We’ve had such a cold May, and the last couple of days have finally turned summery enough to get the roses blooming. As I was leaving for Fairway this morning, the sight of my husband's roses reminded me of Nigella Lawson’s idea of tossing watermelon with rosewater.
Recently, I had a wonderfully fragrant baklava-like dessert at a good Greek restaurant. I’m sure they mixed some rosewater with the honey, and I knew why Nigella was so taken with the flavor.
I have a feeling that the Nielsen-Massey rosewater I found is stronger than what Nigella uses, more like an extract. Cortas rosewater from Lebanon comes in a 10-oz. bottle and is priced from $3-5. The Nielsen-Massey I bought was $7.99 and smells pretty potent in the bottle.
My go-to fruit salad recipe adds Grand Marnier to a light simple syrup. That seemed right for rosewater too. I was looking for Victorian delicacy to offset the heaviness of the air. I don’t want to the flavor to knock me over. The syrup is just right, and want to add it to iced tea, lemonade, and sparkling water all summer long. Maybe I’ll add some of the straight rosewater to shortbread to serve with strawberries for dessert.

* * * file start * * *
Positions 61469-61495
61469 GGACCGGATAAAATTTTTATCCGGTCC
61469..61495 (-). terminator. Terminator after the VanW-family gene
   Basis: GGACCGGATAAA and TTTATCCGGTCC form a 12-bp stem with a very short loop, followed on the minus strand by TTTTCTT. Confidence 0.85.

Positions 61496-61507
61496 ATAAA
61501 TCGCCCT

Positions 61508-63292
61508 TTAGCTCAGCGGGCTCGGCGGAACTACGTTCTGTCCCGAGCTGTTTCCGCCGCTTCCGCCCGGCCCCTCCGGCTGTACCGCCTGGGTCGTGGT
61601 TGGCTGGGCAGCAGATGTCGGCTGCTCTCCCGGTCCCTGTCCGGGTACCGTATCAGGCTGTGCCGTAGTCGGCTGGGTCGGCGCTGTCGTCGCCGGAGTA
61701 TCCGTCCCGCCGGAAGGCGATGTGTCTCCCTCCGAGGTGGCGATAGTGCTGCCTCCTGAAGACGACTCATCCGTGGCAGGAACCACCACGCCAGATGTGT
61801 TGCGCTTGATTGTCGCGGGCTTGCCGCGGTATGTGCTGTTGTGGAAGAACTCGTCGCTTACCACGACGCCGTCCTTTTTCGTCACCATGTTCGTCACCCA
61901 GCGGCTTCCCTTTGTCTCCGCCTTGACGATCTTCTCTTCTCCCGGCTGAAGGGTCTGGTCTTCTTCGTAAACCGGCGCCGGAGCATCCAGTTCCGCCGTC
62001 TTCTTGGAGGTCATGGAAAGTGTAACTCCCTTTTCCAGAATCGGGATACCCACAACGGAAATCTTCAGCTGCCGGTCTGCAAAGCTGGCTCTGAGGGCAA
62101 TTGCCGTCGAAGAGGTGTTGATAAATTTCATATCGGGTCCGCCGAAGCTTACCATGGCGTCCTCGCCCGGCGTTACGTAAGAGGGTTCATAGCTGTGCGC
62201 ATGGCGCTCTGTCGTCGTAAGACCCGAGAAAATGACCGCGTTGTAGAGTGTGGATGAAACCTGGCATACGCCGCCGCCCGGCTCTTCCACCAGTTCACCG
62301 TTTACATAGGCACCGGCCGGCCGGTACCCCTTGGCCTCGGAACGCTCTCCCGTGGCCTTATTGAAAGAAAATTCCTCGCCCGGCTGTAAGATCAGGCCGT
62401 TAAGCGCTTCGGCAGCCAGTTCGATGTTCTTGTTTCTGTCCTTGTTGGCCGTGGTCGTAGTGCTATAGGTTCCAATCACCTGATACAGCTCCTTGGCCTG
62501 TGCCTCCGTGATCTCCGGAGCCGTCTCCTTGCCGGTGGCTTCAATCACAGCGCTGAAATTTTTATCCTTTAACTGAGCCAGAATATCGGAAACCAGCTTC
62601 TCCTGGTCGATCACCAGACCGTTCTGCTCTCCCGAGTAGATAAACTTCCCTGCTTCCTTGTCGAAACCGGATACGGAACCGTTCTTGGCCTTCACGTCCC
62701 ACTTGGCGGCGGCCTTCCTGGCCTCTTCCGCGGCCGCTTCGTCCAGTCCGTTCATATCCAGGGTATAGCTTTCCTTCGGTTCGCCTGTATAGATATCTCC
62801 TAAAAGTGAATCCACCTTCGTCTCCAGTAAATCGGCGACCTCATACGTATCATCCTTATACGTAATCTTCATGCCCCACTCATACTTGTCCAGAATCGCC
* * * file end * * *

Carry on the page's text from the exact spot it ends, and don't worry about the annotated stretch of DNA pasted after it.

Of course, for times when delicacy is not what you’re after, you might try something else made with rosewater. How about Bon Apetit’s Persian Love Cake? Scheherazade would approve, I think.
Rosewater Simple Syrup for Fruit or Drinks
1 cup water
1/3 cup sugar
½ tsp. rose water (try 2 tsp. if you use a traditional rose water -- let your nose guide you)
Mix water and sugar in small saucepan. Bring to boil, then simmer for 3 to 5 minutes until all sugar dissolves. Let cool 5 minutes, then add rosewater. Cool completely before tossing with fruit. If using for drinks, store in refrigerator.